The second half of this post has nothing to do with tech: today I read that Robert Rietty (sometimes 'Rietti') had died at the age of 92. You might not recognise his name but, unless you have never watched TV or gone to the cinema, you will have heard his voice. Rietty was undoubtedly the greatest voice artist - certainly the most prolific - of the past fifty years or so, frequently re-voicing actors for English language versions of films. or providing non-English speaking actors in English-language films with a voice. Sometimes he dubbed actors simply because directors, producers or distributors didn't like the actor's real voice. Sometimes he'd redub actors when there were problems with their recorded soundtrack - if it was inaudible or damaged, for instance. He was a frequent voice in James Bond movies (he dubbed Italian actor Adolfo Celi in Thunderball, for instance). Sometimes he'd dub more than one actor in a single film. Only a couple of weeks ago I was watching the 1974 version of Agatha Christie's And Then There Were None, where he provided the voices for Celi (again), Gert Frobe, Charles Aznavour and Alberto de Mendoza, effectively talking to himself in several scenes. Perhaps even more bizarrely, I recall him dubbing Roger Lloyd Pack (Trigger from Only Fools and Horses) playing a hitman in an episode of The Professionals. Presumably, Lloyd Pack's real voice wasn't considered suitable for a sinister international hired killer. Rietty also, on occasion, dubbed well known actors, successfully mimicking their voices. Orson Welles in the 1972 version of Treasure Island, for instance, allegedly had all of his dialogue redubbed by Rietty, whilst he provided Jack Hawkins (who had lost his voice following treatment for throat cancer) with a voice in 1970's Waterloo, (Charles Grey dubbed Hawkins' voice in several other films from the era). More often than not, Rietty's work went uncredited, making him an unsung hero of cinema. He might not have been a superstar, but many movies would certainly have sounded very different without him.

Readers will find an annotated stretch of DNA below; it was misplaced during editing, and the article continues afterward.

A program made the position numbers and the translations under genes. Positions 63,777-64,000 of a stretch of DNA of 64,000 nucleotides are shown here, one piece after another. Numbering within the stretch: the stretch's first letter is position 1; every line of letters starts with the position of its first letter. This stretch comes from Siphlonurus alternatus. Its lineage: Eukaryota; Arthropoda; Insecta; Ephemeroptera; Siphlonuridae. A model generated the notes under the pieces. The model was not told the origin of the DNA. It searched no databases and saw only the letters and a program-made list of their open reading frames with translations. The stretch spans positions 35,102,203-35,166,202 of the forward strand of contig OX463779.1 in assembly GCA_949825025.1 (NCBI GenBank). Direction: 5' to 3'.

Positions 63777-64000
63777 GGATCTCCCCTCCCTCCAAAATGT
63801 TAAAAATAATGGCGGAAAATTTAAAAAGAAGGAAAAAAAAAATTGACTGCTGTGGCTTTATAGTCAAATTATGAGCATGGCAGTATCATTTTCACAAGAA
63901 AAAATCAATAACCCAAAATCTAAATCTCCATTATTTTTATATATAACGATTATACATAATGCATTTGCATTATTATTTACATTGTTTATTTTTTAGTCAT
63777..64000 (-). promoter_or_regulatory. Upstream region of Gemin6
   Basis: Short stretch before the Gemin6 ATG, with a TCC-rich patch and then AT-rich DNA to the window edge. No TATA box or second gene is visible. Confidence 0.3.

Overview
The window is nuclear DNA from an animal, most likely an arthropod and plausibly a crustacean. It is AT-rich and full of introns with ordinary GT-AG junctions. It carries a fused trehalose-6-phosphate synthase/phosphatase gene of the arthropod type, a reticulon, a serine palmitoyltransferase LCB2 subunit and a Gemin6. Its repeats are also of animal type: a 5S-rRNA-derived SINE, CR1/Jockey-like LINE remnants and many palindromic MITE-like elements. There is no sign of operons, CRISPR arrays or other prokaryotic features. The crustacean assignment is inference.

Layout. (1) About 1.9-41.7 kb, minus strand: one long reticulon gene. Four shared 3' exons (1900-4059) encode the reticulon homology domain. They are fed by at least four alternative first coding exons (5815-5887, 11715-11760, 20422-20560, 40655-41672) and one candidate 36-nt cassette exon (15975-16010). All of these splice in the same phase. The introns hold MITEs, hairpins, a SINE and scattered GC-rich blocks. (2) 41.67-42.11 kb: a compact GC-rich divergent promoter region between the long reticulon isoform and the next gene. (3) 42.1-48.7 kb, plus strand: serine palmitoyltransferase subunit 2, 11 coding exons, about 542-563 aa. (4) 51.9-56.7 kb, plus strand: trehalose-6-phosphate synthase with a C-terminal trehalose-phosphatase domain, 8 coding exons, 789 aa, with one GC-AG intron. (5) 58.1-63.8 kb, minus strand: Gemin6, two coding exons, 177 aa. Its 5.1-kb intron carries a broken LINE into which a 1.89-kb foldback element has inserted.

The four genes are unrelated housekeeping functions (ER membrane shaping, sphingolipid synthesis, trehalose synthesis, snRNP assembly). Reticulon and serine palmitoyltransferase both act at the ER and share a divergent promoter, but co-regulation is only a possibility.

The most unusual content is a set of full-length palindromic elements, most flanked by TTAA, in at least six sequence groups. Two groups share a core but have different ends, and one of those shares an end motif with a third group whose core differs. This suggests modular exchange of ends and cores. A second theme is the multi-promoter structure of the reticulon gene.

So, what do you do if you want to be famous, a celebrity of sorts, with all the (mainly monetary) benefits it brings, but you have no actual talent for anything? Not even sufficient talent to make any headway on the X-Factor, Britain's Got Talent or The Voice? Obviously, you have to find some way of playing to the only strengths you have, even if they wouldn't usually constitute a 'talent'. If that strength is not caring what anybody thinks of you, thereby enabling you to say anything, regardless of how offensive it might be to the vast majority of people, regardless of whether it is even a well thought out position, then you sign up to Twitter and start saying offensive and 'controversial' things to high profile celebrities, knowing that these will be picked up by the media, resulting in appearances on daytime TV shows and lots of column inches devoted to you in the press. With luck, this will then translate itself into a newspaper column of your own, maybe a radio slot on some right wing talk station and perhaps, if you are really lucky, a TV show on one of the digital channels.